New Delhi: Anxiety pierced through IPL’s bio-secure bubble on Monday with leading Indian off-spinner Ravichandran Ashwin and some Australian players withdrawing from the league amid the escalating COVID-19 crisis in India even as the BCCI insisted that the glitzy league will go on.
The 34-year-old Ashwin, competing for Delhi Capitals, decided to take a break saying that his family is currently “putting up a fight against COVID-19” and he wants to support them. He hopes to return to the side “if things go in the right direction”.
However, Andrew Tye (Rajasthan Royals) and the duo of Kane Richardson and Adam Zampa (both Royal Challengers Bangalore) withdrew as apprehension set in after a couple of weeks went by smoothly for the league being held in front of empty stands across six venues.
While Zampa and Richardson have not yet spoken about their “personal reasons” for leaving, Tye said he feared getting locked out of his own country owing to mounting quarantine cases from India in his hometown Perth.
“I just thought to try and get on the front foot and get home before I got locked out of the country…think I’ve had 11 days at home out of the bubble since August, so for me I just wanted to get home,” Tye told ‘SEN Radio’ from Doha, the transit point before his flight to Perth.
The BCCI, on its part, insisted that the event will continue and it wouldn’t come in the way of those wanting to leave.
“As of now, IPL is going ahead. Obviously, if anyone wants to leave, that’s perfectly fine,” a senior Board official said on conditions of anonymity.
While leg-spinner Zampa was bought for Rs 1.5 crore, RCB spent Rs 4 crore to buy pacer Richardson at the players’ auction.
Richardson featured in one match for RCB, returning figures of 1 for 29 in three overs against Rajasthan Royals in Mumbai, but Zampa couldn’t make it to the playing XI this season.
The 34-year-old Tye had also not got a game with the Royals so far and his contract with the franchise was worth Rs one crore.
India is recording over 3 lakh daily cases for the past few days and the health infrastructure is struggling to handle the rise with shortage of oxygen and some crucial medicines adding to the crisis.
Kolkata Knight Riders mentor David Hussey acknowledged that Australians in the IPL are a “bit nervous” about getting back home in the wake of the situation here.
“Everyone is sort of a bit nervous about whether they can get back into Australia. I dare say there will be a few other Australians a bit nervous about getting back into Australia,” Hussey, a former Australia international, told the ‘Sydney Morning Herald’.
However, not all Australians are willing to leave.
Kolkata Kinight Riders’ Rs 15 crore buy Pat Cummins said he has been advised that the Indian government views the league as a welcome distraction from the gloom. He also donated USD 50,000 to the PM CARES Funds to help oxygen supplies in hospitals.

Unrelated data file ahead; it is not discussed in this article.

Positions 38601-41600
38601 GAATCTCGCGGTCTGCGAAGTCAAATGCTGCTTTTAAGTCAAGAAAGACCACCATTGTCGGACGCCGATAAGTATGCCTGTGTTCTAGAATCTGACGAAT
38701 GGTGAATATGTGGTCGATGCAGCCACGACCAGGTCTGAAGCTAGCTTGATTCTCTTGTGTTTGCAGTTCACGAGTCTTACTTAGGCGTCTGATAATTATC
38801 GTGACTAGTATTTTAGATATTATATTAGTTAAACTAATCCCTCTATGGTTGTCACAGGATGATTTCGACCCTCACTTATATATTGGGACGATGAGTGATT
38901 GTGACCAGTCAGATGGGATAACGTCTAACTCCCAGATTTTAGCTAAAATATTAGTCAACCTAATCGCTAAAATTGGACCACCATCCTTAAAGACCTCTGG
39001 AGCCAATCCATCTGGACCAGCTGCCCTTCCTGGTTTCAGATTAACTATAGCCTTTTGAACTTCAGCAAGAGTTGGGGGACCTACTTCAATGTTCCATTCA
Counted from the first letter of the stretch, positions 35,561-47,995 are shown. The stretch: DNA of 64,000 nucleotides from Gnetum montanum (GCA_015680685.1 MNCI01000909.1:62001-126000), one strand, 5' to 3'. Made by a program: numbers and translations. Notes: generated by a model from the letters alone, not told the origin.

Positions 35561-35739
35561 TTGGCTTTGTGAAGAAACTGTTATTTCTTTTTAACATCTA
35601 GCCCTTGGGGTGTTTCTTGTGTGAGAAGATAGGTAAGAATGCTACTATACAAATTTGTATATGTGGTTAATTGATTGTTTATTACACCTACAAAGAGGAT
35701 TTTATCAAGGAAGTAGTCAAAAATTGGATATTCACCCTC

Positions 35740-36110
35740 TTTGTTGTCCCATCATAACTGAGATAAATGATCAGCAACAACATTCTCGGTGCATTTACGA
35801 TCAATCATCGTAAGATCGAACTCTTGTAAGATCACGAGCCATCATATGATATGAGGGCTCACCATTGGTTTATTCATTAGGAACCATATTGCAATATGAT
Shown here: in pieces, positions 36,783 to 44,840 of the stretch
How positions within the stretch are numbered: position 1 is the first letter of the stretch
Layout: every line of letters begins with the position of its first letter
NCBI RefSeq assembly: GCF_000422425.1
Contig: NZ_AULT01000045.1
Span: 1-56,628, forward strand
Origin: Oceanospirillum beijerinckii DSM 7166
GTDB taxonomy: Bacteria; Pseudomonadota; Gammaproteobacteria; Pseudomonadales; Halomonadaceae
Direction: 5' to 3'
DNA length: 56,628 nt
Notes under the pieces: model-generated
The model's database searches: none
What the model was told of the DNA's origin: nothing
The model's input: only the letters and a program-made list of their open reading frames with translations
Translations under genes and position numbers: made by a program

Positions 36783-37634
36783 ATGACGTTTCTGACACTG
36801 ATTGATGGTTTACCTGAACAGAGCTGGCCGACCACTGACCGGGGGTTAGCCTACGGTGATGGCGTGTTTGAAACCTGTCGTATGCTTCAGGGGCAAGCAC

Another pacer Nathan Coulter-Nile, who has a Rs 5 crore deal with Mumbai Indians would rather be in the bio-bubble than risk a trip back home at this point.
“I feel like it’s safer for me to stay in the bubble than try and get home at the moment,” he told ‘cricket.com.au’.
Delhi Capitals coach Ricky Ponting said he is aware of the “grim” situation outside the IPL bio-bubble but would want the league to continue for it is a welcome escape for a few hours.
Cricket Australia and the Australian Cricketers’ Association also issued a joint statement on Monday, saying that they are monitoring the situation.
“Cricket Australia and the Australian Cricketers’ Association remain in regular contact with Australian players, coaches and commentators taking part in the Indian Premier League, which is being conducted under strict bio-security protocols,” the two bodies said.
“We will continue to listen to feedback from those on the ground in India and the advice of the Australian Government. Our thoughts are with the people of India at this difficult time.”
Several England and New Zealand players are also competing in the event but haven’t yet spoken about their concerns.
“We continue to monitor and work with the players on an individual basis. Our thoughts are with the people of India during these difficult times,” a spokesperson of the England and Wales Cricket Board told PTI.
The players from New Zealand, including stars such Kane Williamson and Trent Boult, are expected to leave early in any case as they have a Test series against England starting June 2. They will have to head back in last week of May to be available for it because of quarantine rules.
The IPL final is scheduled to be held on May 30 in Ahmedabad.
Australia, it is learnt, might arrange a chartered flight for its IPL cricketers once their engagement is over.
As many as 14 Australian players now remain in the event, including stars such as Steve Smith (DC), David Warner (SunRisers Hyderabad) and Pat Cummins (Kolkata Knight Riders), as well as coaches Ricky Ponting (DC) and Simon Katich (RCB).
Commentators Matthew Hayden, Brett Lee, Michael Slater and Lisa Sthalekar are also among the Australians involved with the league right now.
Earlier, Rajasthan Royals’ South African bowling all-rounder Chris Morris, who is the costliest player in the IPL, had spoken about how the COVID situation in India has become a talking point in the team meetings.
“It is quite difficult to comprehend what is happening,” he said at a recent press conference.